The Other Charlotte and I have been posting compulsively on Linda “Get to Work!” Hirshman’s Pity Me op-ed in the Washington Post wondering why stay-at-home mothers got so angry at her American Prospect article telling them they were a bunch of dumb cows who ought to find paying jobs and go on strike at home until their husbands pitched in with half the housework. (Click here, here, and here for comments from TOC and me.)

I decided to click to one of TOC’s links–to Leslie Morgan Steiner’s blog on the Washington Post site. Steiner is one of those militant elite-class moms with full-time jobs and a head full of feminist ideology who thinks the federal government ought to step in with a multi-billion-dollar “quality” day care program. Steiner thinks there’s a “(teeny) grain of truth” in what Hirshman says.

But I immediately became distracted by this Father’s Day post by Steiner’s husband, Perry Steiner. It began like this:

Men have taken their fair share of beatings on this blog, and at times I’ve personally taken a healthy dose.

Wow–what kind of a nag is Leslie Steiner?, I wondered to myself. Riveted, I read on about what it’s like to be married to a feminist ideologue:

It ain’t easy being a working dad either. We struggle with our own problems. In many families, we shoulder the urden of being the primary breadwinner. We work long hours, longer than any previous generation of fathers. Yet we are more involved with our kids’ lives than any previous generation of men. I’ve been to more kids’ sports games than any parent I knew as a kid growing up — and our oldest is only nine. I think it’s great. But we don’t get credit for it. It’s expected.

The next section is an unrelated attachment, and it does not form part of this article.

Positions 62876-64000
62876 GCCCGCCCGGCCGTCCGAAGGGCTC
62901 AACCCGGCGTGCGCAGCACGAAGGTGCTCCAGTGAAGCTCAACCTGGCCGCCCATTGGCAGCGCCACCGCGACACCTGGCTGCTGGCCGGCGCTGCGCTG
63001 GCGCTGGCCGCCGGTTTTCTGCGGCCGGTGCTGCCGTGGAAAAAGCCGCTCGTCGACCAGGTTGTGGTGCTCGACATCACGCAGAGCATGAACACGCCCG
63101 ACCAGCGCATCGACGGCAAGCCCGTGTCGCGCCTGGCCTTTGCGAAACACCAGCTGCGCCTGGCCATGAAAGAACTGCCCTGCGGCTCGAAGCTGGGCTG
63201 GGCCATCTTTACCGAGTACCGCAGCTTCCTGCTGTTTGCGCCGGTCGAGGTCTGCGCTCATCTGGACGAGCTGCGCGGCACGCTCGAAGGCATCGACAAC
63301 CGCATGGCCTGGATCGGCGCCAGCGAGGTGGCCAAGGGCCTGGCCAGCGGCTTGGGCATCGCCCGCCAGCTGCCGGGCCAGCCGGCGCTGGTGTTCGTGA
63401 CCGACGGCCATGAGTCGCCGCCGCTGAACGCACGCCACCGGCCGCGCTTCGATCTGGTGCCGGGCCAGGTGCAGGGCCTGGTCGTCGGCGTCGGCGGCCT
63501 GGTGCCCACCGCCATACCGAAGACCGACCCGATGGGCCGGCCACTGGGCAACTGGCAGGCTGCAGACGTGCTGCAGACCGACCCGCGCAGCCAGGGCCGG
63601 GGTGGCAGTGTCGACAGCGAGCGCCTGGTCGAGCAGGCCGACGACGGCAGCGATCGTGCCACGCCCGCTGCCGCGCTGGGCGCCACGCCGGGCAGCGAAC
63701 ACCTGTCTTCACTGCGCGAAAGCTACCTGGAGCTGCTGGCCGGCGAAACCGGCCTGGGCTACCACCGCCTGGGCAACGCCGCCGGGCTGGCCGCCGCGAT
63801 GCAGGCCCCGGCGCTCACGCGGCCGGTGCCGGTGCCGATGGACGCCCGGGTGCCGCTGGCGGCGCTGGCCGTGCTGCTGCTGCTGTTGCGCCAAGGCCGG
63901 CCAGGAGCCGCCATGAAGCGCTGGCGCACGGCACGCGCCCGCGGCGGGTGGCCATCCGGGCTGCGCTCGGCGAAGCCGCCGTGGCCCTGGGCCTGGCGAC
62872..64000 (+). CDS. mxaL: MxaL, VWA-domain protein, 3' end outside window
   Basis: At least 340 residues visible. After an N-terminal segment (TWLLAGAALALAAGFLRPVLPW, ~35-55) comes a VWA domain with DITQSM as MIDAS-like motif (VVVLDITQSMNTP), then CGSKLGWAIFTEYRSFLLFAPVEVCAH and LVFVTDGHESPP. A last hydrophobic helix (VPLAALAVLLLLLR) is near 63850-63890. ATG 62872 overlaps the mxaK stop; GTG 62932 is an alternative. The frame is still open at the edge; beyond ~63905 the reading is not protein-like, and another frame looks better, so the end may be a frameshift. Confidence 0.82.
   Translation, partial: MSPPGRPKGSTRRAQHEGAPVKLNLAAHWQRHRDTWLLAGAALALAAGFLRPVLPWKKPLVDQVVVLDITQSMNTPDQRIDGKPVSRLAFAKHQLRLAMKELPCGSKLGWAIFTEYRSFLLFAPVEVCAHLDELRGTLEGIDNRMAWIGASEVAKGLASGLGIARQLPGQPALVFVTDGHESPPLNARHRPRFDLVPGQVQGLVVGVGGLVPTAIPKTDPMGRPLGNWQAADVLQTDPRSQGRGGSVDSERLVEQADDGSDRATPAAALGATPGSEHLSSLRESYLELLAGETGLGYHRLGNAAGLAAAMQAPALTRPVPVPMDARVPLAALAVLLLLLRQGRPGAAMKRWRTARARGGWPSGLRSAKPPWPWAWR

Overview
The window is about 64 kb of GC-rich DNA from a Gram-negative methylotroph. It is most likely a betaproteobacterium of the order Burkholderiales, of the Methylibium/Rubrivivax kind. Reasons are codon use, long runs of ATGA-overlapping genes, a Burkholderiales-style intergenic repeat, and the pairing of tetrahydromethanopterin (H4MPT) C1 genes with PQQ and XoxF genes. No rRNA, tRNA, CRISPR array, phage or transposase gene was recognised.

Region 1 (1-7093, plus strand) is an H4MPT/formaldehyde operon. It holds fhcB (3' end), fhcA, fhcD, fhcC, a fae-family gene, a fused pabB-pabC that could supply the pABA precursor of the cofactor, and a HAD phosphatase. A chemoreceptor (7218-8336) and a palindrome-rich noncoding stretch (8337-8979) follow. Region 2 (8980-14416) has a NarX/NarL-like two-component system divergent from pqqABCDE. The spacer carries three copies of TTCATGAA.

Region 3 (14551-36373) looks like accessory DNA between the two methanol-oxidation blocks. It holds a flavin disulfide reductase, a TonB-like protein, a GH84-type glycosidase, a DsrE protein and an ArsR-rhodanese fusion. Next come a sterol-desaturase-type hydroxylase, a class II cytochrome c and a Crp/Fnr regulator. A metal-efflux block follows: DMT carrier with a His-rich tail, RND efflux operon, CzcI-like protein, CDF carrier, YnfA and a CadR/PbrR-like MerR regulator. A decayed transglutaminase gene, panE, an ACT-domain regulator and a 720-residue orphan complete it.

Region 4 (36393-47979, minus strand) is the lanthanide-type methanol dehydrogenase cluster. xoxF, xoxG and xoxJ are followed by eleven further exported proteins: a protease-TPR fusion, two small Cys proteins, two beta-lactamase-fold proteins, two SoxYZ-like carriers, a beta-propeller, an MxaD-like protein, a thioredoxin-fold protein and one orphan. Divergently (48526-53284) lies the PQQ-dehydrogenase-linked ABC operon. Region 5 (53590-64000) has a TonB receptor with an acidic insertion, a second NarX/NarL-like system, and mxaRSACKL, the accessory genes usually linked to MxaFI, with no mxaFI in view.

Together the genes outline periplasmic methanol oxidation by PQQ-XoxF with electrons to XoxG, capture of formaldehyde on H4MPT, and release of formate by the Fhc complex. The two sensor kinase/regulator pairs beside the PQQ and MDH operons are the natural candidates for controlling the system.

We do a lot around the house and with our kids that never gets noticed. My own dad thinks I’m Superman because of everything I do that he never did. Unfortunately, my wife doesn’t see it the same way.

Leslie and I live in an old house. Stuff breaks all the time. It usually doesn’t get noticed by anyone but me, and no one notices that I’ve fixed it. I can’t tell you how many rainy nights I’ve come home from work, long after dinnertime and the kids have gone to bed, and I remember that I’ve got to take out the trash. No one is even aware that I am out sloshing around, dutifully hauling mountains of trash to the curb. Sometimes I just need a doggie treat.

When Leslie was pregnant with our youngest, she convinced me that some study declared cat poop dangerous to pregnant women, so I got duped into changing the cat litter every week. Our youngest just turned four, and somehow, I still have the job. You can imagine how much I enjoy this every week. It turns into a Sunday night chore, which is when I remember it. When I was changing the litter last Sunday night, Leslie yelled down to the basement to let me know that The Sopranos was about to start. Thanks, honey.

We’re men. We do our best. We’re not selfish. Just clueless.

So far, Perry Steiner’s post has garnered 201 comments. Many of them, from women, read like this:

You want a medal for taking out the trash? For cleaning out the litter box? Whose job should this be, since you’re so clearly miffed and resentful that it’s yours? You want special recognition for going to your kids’ sporting events? What kind of ‘credit’ are you looking for? This is a chore to you, a burden?…